Date filter dosen't work


(Ahmed HADDAD) #1

hello why my date filter dosen't work, i've seen a lot of question here and they helped me to optimise my configuration, but date filter still dosen't work :

my column1 still of type String and i still got a @timestamp seapratly with today is time

 input{ 

file{

path => "C:\Users\GeeksData\Desktop\ElasticSerach\tablelogg.csv"
start_position => "beginning"
sincedb_path =>NUL

}
}

filter{

csv{
	separator => ";"
	columns => ["column1","column2","column3","column4","column5"]

	}

  date {

		match => ["column1","dd/MM/yyyy HH:mm"]
		target => "@timestamp"
		 }

mutate{convert => ["column2","integer"]}


}

output{

elasticsearch{ 
hosts => "localhost"
index => "indice6"
document_type => "donnèes"

}
stdout { codec => rubydebug }




}

#2

what does your rubydebug output look like?
In my configuration it looks like this (but I have other time format)

	date 
	{
		id => "ulog:date:logTime"
		match => ['logTime', 'YYYY-MM-dd HH:mm:ss']
		timezone => "Europe/Berlin"
		#remove_field => ['logTime']
	}

(Ahmed HADDAD) #3

This is what the console show i m using windows i can't copy it all
"column1" => "12/07/2017 16:02",
"@timestamp =>"2017-07-12T14:02:000Z",
........


(Magnus Bäck) #4

This is what the console show i m using windows i can't copy it all
"column1" => "12/07/2017 16:02",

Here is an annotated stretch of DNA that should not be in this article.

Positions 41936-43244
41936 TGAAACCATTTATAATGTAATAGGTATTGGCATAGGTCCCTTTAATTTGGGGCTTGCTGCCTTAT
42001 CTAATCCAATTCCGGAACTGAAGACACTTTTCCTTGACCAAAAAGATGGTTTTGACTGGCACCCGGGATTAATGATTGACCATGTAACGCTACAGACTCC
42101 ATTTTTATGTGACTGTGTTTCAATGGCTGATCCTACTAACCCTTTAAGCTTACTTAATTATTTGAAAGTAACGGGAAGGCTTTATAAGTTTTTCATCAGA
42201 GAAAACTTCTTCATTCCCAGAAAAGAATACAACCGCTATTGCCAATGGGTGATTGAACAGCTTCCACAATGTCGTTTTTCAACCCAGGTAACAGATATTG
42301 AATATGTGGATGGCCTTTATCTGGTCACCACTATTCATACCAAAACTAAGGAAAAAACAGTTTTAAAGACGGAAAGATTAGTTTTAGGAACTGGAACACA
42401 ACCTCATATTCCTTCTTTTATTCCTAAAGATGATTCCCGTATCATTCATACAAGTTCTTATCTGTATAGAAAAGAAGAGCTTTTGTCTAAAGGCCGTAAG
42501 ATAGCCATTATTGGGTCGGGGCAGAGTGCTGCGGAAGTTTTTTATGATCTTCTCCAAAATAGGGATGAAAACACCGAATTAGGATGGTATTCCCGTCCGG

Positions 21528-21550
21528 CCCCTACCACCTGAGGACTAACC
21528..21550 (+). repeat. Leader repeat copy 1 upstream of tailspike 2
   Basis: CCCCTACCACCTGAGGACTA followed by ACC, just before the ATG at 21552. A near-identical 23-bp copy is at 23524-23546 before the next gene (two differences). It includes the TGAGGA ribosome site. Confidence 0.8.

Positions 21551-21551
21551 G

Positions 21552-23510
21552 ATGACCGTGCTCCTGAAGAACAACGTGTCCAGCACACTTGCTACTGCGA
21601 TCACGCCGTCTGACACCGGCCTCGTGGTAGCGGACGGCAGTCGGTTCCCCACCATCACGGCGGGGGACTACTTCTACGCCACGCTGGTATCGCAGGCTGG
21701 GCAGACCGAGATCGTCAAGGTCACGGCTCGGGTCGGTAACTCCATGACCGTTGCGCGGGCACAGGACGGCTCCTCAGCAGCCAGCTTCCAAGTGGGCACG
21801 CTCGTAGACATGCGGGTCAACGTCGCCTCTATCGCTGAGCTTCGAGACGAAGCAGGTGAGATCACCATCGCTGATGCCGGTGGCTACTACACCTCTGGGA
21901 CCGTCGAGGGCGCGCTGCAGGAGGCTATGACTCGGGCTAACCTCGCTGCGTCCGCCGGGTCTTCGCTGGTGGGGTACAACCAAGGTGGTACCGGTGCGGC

"@timestamp =>"2017-07-12T14:02:000Z",
........

That looks correct.


#5

@timestamp is shown / stored in utc.
you should set your timezone explicitly.


(Ahmed HADDAD) #6

what i want is the columne1 ("which represent the time in my case"), convert from string to date.
I'have read some posts here , may be i didn't understood them well, mentioning that i should create a date filter then add a target to timestamp so the timestamp would be the time of column1.


(Ahmed HADDAD) #7

Why timezone, what i want is the column1 being seen as a date instead of string thats all.


(Magnus Bäck) #8

what i want is the columne1 ("which represent the time in my case"), convert from string to date.

You can use the date filter to parse the original date and store it back to the same field (use the target) option. Then ES will auto-detect that field as a timestamp, but that will only happen when you recreate the index since the mapping of an index's field can't be changed.

You can also set the mapping explicitly to have ES accept the original field value as a timestamp.


(Ahmed HADDAD) #9

store it back to the same field , you mean like this :

date{
      match => ["column1","dd/MM/yyyy HH:mm"]
	target => "column1"


     }

?


(Magnus Bäck) #10

Yes.


#11

timezones are important, especially if you have logs where the dates are stored in different time zones.
In our application, which we are monitoring with elastic stack, some logs have times stored in utc, other logs are using local time.

When I set the exact timezone for each log, then the date filter is converting correctly to utc.
When querying a time interval in kibana, then all log entries / documents are shown correctly referring to my browsers timezone. So I don't need to remember which log is stored in which time zone as kibana user, because all documents are 'moved' to utc.


(system) #12

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